The trees are so beautiful in the soft light. The birds. The lake. Yeah, the lake. He sees it in his head. The lake, with a door at the bottom. And out of that door pouring all the good things, all the beauty, all the love, all the art, everything. Everything.
Franco stops the truck just shy of his destination. Gets out of the cab. Grabs a stick. Starts sketching his new work in the dirt. It’s gonna be good. It’s gonna be great. The milk calls to him from the truck. He pauses, stick in hand. Edna can’t make those biscuits without it. Maybe he better…
Nah. Edna’ll be alright. Some other poor sucker can bring her the milk. He’s got more important stuff to do. He kneels, lays stick to ground, and
I hear myself say “Why?”
“Why what, Agent?”
“Why do the Nukpana retreat into lies? Why do they stay on the Mountain, if the Mountain is turning them into animals? If they’re your children, why do you let them?”
A sad smile this time. I feel my lips making it, watch it form on my own face. “It’s their role, Agent. We all have one to play. I am the tribe’s leader and protector. Its sin-eater, too. I do the things our Rangers are too good to do, the things our friend Heyoka holds in such contempt.”
“You hold them in contempt too?”
I sigh. The sad smile fades. “I very much regret them. But they’re necessary. So, no. No, I don’t feel contempt. Just disappointment that the Grey World demands them of me.”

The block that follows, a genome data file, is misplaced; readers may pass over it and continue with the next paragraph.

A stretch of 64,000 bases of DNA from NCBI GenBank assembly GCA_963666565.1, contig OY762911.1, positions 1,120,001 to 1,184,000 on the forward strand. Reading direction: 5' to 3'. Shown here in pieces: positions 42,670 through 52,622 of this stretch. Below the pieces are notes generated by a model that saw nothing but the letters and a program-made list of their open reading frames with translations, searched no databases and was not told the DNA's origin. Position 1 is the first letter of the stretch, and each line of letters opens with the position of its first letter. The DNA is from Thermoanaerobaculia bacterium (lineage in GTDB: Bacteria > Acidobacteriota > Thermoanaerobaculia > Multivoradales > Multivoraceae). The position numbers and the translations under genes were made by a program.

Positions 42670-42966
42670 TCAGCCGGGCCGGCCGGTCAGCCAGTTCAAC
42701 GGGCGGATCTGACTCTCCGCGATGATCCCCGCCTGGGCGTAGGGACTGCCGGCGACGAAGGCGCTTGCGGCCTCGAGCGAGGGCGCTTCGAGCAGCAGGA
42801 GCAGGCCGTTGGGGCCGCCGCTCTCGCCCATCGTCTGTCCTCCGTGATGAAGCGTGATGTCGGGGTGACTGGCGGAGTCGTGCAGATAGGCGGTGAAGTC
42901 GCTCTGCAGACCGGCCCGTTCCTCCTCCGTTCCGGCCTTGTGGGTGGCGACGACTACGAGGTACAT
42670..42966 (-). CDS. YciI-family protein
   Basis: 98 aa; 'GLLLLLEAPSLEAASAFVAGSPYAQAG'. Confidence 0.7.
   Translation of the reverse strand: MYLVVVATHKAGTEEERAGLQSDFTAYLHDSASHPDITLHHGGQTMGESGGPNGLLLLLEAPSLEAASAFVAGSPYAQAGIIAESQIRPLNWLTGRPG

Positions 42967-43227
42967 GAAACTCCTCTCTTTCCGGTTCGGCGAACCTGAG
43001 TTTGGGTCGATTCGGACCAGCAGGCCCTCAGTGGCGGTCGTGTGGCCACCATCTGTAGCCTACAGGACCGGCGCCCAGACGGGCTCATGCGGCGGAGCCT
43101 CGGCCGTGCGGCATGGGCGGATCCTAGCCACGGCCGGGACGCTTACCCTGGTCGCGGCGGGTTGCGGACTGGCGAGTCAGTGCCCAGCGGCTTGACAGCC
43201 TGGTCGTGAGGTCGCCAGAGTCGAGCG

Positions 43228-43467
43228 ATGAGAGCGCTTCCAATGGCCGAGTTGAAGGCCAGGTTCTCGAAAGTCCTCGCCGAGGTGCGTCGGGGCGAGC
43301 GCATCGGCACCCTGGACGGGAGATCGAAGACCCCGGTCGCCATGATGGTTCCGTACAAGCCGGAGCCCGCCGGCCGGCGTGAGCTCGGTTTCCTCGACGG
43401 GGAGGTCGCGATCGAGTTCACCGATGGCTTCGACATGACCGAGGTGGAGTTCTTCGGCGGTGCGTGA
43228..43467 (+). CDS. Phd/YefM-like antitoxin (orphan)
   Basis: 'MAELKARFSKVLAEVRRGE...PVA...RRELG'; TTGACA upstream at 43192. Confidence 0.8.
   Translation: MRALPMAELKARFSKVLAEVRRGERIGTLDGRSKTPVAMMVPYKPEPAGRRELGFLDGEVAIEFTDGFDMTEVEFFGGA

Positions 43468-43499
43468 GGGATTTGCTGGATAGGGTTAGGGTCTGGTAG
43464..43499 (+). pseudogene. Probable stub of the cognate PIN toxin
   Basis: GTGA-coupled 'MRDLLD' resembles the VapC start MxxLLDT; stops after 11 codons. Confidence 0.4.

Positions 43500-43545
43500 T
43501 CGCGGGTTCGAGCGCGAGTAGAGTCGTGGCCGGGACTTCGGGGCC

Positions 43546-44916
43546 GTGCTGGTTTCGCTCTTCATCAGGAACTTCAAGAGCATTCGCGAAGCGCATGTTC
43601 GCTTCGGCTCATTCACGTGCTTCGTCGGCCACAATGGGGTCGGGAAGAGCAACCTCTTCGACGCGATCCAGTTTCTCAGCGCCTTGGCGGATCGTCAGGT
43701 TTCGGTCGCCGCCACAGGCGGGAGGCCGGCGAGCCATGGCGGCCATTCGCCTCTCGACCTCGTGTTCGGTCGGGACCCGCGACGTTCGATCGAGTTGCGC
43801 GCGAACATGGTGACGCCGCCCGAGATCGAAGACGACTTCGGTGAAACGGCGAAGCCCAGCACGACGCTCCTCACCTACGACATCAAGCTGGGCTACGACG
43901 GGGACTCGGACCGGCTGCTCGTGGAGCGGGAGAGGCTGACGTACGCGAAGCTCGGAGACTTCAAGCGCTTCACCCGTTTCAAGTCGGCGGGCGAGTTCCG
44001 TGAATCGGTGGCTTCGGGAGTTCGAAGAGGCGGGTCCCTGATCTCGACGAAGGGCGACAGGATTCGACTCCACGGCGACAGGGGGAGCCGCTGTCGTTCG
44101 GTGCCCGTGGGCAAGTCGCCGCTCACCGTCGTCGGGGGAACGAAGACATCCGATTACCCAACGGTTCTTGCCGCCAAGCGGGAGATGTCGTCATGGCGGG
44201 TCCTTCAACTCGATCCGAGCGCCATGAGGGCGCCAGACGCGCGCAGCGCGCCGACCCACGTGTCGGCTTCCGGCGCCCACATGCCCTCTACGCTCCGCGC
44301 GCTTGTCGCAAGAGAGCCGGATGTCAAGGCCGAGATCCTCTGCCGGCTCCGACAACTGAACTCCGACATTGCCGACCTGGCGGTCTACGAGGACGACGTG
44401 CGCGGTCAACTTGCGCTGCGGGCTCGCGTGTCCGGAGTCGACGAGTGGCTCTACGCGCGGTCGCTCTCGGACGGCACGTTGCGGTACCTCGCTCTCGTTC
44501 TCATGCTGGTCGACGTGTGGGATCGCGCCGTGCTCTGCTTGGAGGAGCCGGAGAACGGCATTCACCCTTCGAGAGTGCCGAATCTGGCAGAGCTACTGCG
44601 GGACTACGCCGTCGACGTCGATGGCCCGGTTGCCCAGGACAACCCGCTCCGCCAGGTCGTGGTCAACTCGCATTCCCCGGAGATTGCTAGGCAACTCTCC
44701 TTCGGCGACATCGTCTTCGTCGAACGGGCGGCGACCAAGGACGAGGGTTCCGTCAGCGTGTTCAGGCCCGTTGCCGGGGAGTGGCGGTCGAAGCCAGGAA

“And the Nukpana?”
“The Nukpana make their sacrifice knowingly. It’s a mistake to think they’re simple, Agent. In the spirit world, they’re cunning, magnificent creatures. It’s their flesh half that gives them trouble. But they understand what they’re doing, and they do it happily.”
“What are they doing?”
“I thought that was obvious. They’re our barometer. They monitor the Door in the Mountain, make note of its openings and closings, the strength of the light shining from it. And when something comes through it, they let us know.”
“Even when you’re summoning it?”
“Summoning it? Who the hell would be stupid enough to summon something out of the Black Mirror World?”
I stare at him open-mouthed as the case swirls and reshapes itself in my head. A piece that had been hanging loose drops, falls into place. My eyes widen, and
Teddy Patton stands on his front porch, looking out across the town, sipping his coffee, and waiting for the phone to start ringing. Something’s not right out there this morning. He doesn’t know what, exactly, and he’d never tell anyone about it. Wouldn’t do for folks to start thinking the High Sheriff was crazy. But he can feel it, just the same. Only a matter of time.
He’s heading back in for a second cup when it happens. He snags it on the second ring. But it’s not who he was expecting.
“Sheriff? Sheriff, this is Clint Matthews. Listen. It’s very important that you listen. I’ve had a bit of trouble, but I know what’s happening now. I know what’s happening, and I hope we’ll be able to avoid any more deaths. But that’s not why I’m calling you. I’m calling you because it’s been a terrible night. Another body up on Mount Pannawau, and unless I miss my guess, a lot more besides. The West side of the Mountain’s going to be a real mess. Your phone’s about to start ringing off the hook. But, please. Before you do anything else. Get an ambulance out to the Stop n Go. I think Edna’s tried to kill herself.”
“I’m sorry, Sheriff. I have to go. I’m about to make a deal with the devil. Matthews out.”